Rosetta

Wake/Lift

  • AllMusic Rating
    9
  • User Ratings (0)
  • Your Rating

AllMusic Review by

Philadelphia's Rosetta arrived on the post-metal playground with full ambition: the group's 2005 debut album, The Galilean Satellites, actually consisted of not one, but two discs of interconnected music meant to be played simultaneously on two separate stereos. This made it possible for enterprising, dual hi-fi-enabled listeners to plant themselves within a converging vortex of densely layered sounds -- not unlike the inky depths of space conjured up by the band's lyrics. But now what? How can they possibly top such a daring enterprise with their second opus, 2007's Wake/Lift, when it's so modestly presented on a single slice of shiny plastic? Well, duh! Just don't separate into two halves what can easily be presented as a single whole. Who the hell owns two CD players anymore, anyway? All of these silly debates as to whether "more or less is better" aside, the fact of the matter is that Wake/Lift pretty much picks up exactly where The Galilean Satellites left off: with a series of meticulously constructed trance-metal epics, as rife with futuristic, prog-ambient sophistications as they are with visceral primal sludge -- but arguably more fluid and satisfying in their violently alternating mood swings than anything that came before. Suitably colossal highlights "Red in Tooth and Claw" and the self-explanatory "Monument" bookend the album like twin monoliths, gently ebbing, flowing, swelling, and crashing thunderously upon distant shores for upwards of 12 minutes each. In between, the three-part "Lift" suite and its singular counterpart, "Wake," gradually crescendo at their own -- at times almost too deliberate -- rates, which leaves only the uniformly mellow and instrumental "Temet Nosce" (Latin for "Know Thyself") to float away with the tides, evanescing in cascading echoes and chiming tones, couched in hazy percussion. Lyrically speaking, Rosetta's eyes are still very much drawn toward the stars (and particularly their favorite Saturnian moon, Europa), but a contrasting choice of distinctly earthbound, wild, and primordial imagery helps to propagate the music's modern/ancient/civilized/savage dichotomies (think the past-to-future extremes that open 2001: A Space Odyssey) -- even if all of this is sort of rendered moot by often unintelligible screams. Through and through, however, Wake/Lift sees the members of Rosetta pushing themselves to new heights via truly inspired and inspiring songwriting, as rich in emotional and dynamic range as some of the best works by other post-metal favorites Isis, Neurosis, Cult of Luna, et al. And never mind that second disc, after all.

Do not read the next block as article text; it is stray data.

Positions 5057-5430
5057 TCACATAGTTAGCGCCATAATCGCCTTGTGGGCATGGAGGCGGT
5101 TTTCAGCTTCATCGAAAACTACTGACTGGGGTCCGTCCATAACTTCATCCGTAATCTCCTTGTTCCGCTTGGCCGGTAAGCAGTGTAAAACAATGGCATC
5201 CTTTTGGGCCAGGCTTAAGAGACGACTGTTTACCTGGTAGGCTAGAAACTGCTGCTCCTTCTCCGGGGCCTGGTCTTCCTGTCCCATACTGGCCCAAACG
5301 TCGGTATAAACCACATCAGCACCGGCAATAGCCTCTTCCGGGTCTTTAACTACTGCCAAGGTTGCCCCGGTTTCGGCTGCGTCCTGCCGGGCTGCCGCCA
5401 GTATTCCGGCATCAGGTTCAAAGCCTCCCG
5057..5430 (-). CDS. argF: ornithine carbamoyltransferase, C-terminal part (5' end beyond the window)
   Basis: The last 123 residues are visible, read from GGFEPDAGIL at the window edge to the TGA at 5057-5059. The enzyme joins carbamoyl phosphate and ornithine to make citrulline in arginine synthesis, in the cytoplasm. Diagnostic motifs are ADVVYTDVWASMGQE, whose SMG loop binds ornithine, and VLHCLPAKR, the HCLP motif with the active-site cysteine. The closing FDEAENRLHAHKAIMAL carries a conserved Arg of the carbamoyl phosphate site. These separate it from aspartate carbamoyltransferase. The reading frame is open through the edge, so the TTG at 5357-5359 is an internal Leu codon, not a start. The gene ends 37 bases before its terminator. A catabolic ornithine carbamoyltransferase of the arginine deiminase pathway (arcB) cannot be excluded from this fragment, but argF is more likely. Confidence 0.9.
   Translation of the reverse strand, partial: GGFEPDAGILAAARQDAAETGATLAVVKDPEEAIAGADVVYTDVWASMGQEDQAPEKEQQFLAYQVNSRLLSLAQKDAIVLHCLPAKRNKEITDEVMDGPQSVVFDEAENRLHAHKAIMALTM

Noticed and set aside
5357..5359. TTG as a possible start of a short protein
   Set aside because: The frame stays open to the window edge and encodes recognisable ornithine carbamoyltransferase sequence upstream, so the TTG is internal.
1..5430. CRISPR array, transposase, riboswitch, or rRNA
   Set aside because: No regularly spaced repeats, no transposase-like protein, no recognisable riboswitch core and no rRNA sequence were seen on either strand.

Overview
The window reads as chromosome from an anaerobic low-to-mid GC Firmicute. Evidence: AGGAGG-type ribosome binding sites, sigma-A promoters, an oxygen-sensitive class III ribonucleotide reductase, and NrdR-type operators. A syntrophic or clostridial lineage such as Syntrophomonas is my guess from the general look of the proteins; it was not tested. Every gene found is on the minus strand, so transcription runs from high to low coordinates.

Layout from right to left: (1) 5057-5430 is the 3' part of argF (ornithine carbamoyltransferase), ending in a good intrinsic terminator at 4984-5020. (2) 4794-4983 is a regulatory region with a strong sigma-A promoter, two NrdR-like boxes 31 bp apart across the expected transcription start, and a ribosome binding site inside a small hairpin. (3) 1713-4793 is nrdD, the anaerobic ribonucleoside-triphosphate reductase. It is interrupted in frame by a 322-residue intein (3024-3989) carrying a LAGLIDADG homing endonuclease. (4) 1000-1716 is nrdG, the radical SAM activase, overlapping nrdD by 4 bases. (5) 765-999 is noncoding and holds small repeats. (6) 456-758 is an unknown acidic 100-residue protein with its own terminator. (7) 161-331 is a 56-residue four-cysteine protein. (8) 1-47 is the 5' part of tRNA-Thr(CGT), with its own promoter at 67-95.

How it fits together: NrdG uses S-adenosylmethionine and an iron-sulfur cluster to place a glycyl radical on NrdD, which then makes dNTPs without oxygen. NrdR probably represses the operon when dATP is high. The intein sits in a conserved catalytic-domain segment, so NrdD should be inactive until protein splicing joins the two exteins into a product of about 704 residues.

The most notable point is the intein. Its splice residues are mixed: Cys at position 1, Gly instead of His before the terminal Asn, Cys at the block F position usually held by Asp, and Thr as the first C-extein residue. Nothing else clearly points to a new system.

blue highlight denotes track pick